Otra Vez, Beethoven and Mexican Philosophy

First off, I want to thank Carlos for several important reminders and for his suggestion that I should be less troubled than I am. (This thought was echoed recently in conversation with Roberto Cantú, professor of Chicano/a Studies at CSULA, who told me about the resistance he faced coming up. From the Chicano/a activists, his interest in Mexican philosophy was too bourgeois; from philosophers, too active. His last word on the matter was, “Don’t listen to them.”)

Carlos and Roberto are probably right that it’s best just to do your own work, that these are old disciplinary divides not worth paying attention to, that it is an ego-driven turf war that is – ironically enough regarding those who lean further toward activism – very conservative, and that in any case, so much depends on the timing which is beyond anyone’s control. But I’m not sure I’m ready to completely turn my back on my critics, and here’s why. Back to Beethoven.

It seems like the dichotomy between essentialism and eliminativism is just the old philosophical tension between chaos and order, change and permanence, static and dynamic, and so forth. To put it another way, I think it’s fair to say that the problem of identity, in one form or another, is the essence of the (Western) philosophical tradition, which underlies all our disciplinary divides. (As I say, it’s not “Ph.D.” for nothing.) And, finally, it seems like the effort to tame the problem of identity has been, and always will be, exclusive. (This is true even of lo mexicano, part of whose significance is not just the meaning of being Mexican, but the effort to distinguish the Mexican from the non-Mexican.) By contrast, the effort to be more inclusive – which is where the majority of resistance comes from – requires letting the problem of identity “run wild,” as we see in certain postmodern, post-structuralist, and de-colonial theories. So, by switching from the key of identity to the key of diversity, we run the risk of devolving into chaos or some kind of theoretical nihilism, a sphere in which the desire to be accurate becomes irreconcilably ambiguous, complex, and “untamable.” Consistency and clarity can always be achieved, these theorists will say, but often at the expense of reality.

Thus, the challenge of “solving” the problem of identity, in all its philosophical forms, amounts to achieving a balance between similarities and differences, consonance and dissonance, academic and creative. It is not unlike pulling music down from the void and arranging independent notes into something meaningful and provocative – one of life’s greatest mystery to me. There will always be a certain amount of tradition – not sure if there was, or could have been, a first musician – and a certain amount of insanity or rebellion. And this is why I picked Beethoven’s Grosse Fugue. It seems to me to distill the essence of music into a little over 14 minutes because it hovers just above that line chaos and beauty. Its genius is the product of training and creativity; it is almost equal parts structure and chaos. When one listens to the Grosse Fugue, it’s often unclear if it is just dissonance or simply the most challenging consonance (i.e. barely on the other side of dissonance).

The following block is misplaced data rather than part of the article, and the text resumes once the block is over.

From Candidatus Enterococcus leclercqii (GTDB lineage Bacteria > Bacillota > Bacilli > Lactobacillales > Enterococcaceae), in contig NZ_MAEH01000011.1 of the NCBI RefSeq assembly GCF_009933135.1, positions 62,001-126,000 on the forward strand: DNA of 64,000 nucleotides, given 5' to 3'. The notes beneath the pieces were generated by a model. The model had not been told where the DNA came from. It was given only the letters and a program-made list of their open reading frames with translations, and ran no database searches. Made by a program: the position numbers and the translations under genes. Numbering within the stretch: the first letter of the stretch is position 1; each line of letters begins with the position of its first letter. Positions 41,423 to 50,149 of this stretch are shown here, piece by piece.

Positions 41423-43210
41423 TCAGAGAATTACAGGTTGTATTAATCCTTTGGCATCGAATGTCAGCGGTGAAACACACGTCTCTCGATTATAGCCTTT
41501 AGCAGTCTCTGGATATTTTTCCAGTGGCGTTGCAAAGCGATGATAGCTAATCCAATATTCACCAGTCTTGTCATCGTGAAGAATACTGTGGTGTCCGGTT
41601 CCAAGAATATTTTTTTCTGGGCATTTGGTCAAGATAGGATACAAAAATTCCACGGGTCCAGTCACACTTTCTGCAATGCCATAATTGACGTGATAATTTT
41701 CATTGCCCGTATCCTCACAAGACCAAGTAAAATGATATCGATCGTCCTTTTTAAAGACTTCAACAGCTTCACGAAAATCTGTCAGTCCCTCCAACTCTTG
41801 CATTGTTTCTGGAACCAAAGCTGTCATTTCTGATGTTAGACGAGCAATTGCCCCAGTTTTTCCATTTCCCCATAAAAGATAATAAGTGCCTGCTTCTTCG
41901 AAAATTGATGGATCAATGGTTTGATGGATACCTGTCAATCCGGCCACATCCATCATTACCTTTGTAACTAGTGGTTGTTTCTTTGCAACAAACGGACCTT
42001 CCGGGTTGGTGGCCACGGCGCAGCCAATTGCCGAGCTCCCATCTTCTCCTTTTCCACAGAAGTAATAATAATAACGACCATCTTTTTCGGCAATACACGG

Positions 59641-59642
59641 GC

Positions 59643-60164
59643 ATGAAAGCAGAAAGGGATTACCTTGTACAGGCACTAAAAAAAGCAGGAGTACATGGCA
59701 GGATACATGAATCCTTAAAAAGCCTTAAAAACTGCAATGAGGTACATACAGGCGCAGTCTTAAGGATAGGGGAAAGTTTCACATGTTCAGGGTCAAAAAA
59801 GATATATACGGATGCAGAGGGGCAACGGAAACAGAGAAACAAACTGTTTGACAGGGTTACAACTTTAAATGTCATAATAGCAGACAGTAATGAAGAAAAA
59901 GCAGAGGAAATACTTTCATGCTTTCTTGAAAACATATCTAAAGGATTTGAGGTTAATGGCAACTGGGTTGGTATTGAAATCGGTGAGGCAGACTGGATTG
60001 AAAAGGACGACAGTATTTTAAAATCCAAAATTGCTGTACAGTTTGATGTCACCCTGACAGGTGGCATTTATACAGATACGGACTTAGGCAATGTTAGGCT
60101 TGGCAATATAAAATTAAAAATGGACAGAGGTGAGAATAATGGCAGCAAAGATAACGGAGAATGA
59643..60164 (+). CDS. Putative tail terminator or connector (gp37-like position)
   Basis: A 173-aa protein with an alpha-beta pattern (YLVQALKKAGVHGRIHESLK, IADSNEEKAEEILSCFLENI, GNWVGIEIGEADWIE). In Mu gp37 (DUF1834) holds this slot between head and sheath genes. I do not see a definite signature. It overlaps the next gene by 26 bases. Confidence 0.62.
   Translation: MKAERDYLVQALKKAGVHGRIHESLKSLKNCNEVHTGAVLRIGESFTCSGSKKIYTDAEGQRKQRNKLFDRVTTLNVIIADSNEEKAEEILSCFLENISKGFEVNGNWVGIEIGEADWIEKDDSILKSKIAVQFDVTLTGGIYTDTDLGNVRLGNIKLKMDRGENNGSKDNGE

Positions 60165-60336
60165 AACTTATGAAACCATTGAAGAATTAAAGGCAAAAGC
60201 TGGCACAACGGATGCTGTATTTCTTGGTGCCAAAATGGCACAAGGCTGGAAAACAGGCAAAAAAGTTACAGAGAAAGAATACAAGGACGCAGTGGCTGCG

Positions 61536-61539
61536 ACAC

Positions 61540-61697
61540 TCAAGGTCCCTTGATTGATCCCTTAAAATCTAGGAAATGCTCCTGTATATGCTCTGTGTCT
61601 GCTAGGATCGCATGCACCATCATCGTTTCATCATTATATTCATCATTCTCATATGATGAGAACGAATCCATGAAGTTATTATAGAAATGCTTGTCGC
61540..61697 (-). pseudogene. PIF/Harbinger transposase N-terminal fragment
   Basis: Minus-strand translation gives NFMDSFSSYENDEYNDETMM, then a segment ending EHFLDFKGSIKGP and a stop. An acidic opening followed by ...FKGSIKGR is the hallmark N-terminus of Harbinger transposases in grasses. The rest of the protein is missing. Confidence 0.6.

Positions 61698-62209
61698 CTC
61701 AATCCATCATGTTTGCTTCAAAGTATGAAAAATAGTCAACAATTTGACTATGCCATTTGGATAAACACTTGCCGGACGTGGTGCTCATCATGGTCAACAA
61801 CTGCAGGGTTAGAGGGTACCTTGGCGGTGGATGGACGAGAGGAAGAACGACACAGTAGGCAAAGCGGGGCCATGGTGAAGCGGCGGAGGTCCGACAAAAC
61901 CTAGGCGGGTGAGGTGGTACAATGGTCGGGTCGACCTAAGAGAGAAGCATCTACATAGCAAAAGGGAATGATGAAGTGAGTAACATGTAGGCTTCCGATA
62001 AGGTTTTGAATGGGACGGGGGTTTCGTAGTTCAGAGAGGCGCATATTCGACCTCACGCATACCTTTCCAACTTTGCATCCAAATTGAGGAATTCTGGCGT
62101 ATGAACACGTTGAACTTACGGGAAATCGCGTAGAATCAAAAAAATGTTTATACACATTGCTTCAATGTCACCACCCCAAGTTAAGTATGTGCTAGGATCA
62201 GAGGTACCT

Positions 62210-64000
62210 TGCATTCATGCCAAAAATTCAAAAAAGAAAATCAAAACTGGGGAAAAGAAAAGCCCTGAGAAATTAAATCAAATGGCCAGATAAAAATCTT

Of course, Beethoven was a genius and I’m not. And even if I were – even if I were another Wittgenstein, who struggled with this as well – I wouldn’t pretend to be able to solve all the problems of philosophy (as Wittgenstein had). All I’m trying to say is that we are smack dab in the middle of the problem of identity. Before there were so many disciplines (so not so long before the US Civil War) we would have just called this conversation philosophy. But now that we are tempted to waste our time on these turf wars, we are asked to distinguish what’s philosophical from what’s not. In the end, all I want to say is that we’re just struggling with the same tension between order and chaos. Those of us who are more active today are pushing toward more instability, complexity, heterogeneity, internal differences, diversity, intersectionality; those of us who are more abstract are pushing toward more order, structure, sameness, and identity.

But, like the best music of the world, we are looking for the perfect synthesis of both. And – and this is why I’m still a little troubled by my critics – because the former tendencies have become the cornerstone of many of the newer critical theories, and the latter tendencies are considered the traditional and conservative ways of philosophy, we need, now more than ever, an active and productive dialogue between all these disciplines. Again, I would have been happy 200 years ago just calling this philosophy, so long as we got to do it our own way and not just under the Western traditional model, and I would have been happy calling all of my more active colleagues, not to mention that part of me which is more active, philosophers. But since we have to distinguish ourselves for the sake of tenure, I am forced to say that the solution to the problem of identity will be the product of interdisciplinarity, and that we have to do our part to facilitate a cross-disciplinary conversation.

So I find myself feeling the need to keep people talking to each other. (Freire)

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